Leadership Effectiveness: Eight Reasons to Not Hire an Executive Coach

Leadership Effectiveness: Eight Reasons to Not Hire an Executive CoachPlease don’t hire a coach. That may sound odd coming from a successful, committed executive coach who provides Strategic Executive Coaching® to senior executives and Strategic Team Coaching® to senior leadership teams. However, there are times to not hire a coach:

 No Psychotherapy
  1. If what the individual needs is psychotherapy—or psychotherapy plus coaching—do not think that coaching alone will be a one-stop solution. Coaching plus therapy is often helpful. But even if the coach has a psychology background, professional boundaries must be respected. The executive coaching contract is for coaching.
 No Nomad
  1. If the executive has been moved from job to job around the company (nomad syndrome) without any track record or signs of potential success, this is a serious red flag. It is possible this person might benefit from coaching, but some due diligence would be prudent before going down that path.
 No Resistance
  1. Leaders who are resistant to feedback and/or follow-up are often resistant to change. Truly engaging in an executive coaching relationship as the coachee is a lot of work; it is not for the faint-hearted. And it is not a magic bullet that will cure all ills with minimal input. We coaches expect dedication to the process in order for it to work.
 No Embarrased
  1. If the leader is embarrassed or ashamed of being coached, if they see coaching in a negative light, this does not augur well for achieving the desired improvement in effectiveness. The first step is to see coaching as a positive and to acknowledge that coaching can be beneficial for an executive, the team, and the organization.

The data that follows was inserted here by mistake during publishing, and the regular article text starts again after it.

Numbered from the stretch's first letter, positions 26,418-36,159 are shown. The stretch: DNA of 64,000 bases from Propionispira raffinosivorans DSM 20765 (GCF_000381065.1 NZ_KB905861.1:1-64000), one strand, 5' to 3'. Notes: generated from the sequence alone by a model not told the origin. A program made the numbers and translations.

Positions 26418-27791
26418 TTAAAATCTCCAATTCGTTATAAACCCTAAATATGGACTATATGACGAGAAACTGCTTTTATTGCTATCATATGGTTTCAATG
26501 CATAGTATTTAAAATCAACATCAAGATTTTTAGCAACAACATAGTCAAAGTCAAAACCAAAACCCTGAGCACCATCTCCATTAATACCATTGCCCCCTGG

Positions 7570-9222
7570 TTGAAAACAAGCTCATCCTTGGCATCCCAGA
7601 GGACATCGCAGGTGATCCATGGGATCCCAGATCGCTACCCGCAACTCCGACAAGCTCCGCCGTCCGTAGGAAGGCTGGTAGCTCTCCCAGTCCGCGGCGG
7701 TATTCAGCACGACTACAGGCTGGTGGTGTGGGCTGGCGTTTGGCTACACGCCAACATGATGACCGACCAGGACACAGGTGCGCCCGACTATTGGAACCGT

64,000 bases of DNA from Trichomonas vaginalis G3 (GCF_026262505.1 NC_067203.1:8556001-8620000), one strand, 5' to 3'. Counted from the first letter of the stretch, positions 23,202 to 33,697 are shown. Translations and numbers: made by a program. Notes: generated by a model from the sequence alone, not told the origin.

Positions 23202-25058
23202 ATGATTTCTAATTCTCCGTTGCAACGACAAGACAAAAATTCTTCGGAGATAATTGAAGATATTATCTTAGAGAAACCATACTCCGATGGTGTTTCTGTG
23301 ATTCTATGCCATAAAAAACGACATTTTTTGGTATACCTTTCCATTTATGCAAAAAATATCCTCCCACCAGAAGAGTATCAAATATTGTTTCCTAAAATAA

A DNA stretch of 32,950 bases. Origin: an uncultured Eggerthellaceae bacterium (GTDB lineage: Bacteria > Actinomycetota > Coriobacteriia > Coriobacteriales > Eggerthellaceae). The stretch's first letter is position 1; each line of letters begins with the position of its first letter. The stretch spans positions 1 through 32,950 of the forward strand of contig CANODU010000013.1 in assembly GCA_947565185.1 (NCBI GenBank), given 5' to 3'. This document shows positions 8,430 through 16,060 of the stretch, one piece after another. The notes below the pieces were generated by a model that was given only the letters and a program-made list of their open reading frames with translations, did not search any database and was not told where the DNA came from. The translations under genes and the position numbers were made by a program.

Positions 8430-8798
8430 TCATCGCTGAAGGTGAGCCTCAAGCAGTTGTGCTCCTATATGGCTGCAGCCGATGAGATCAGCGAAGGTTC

No Messenger
  1. A coach should never be a messenger or a mouthpiece for the coachee’s boss. If the boss does not have in hand a development plan for the coachee, the boss is the one who needs the coaching—bosses need to be accountable for the development of their people.
 No Last Resort
  1. If management has already decided to let someone from the leadership team go, do not hire a coach as a “last ditch” effort to try to turn a poor manager into a good one, particularly if they have not received any feedback on such issues. This sets the wrong tone and a very bad message about the company’s dedication to executive development.
 No Not-For-Me
  1. If the senior leadership of the company says: “Coaching is great, but not for me or my peers,” that is trouble. As with all cultural values, the tone is set at the top. The belief that coaching is just for others misses the point of what it means to build a culture of coaching in a company.
 No No-Strategic-Link
  1. If the potential coachee’s stakeholders do not perceive any value to coaching this individual, don’t do it. Boss, direct reports, board members, and peers need to understand how this person’s contribution to the company would be improved. If they do not see the strategic link, then coaching is the wrong solution.

Are you wondering if executive coaching is the best solution for change? Do you need help in achieving clarity about what to expect from coaching in a complicated situation?

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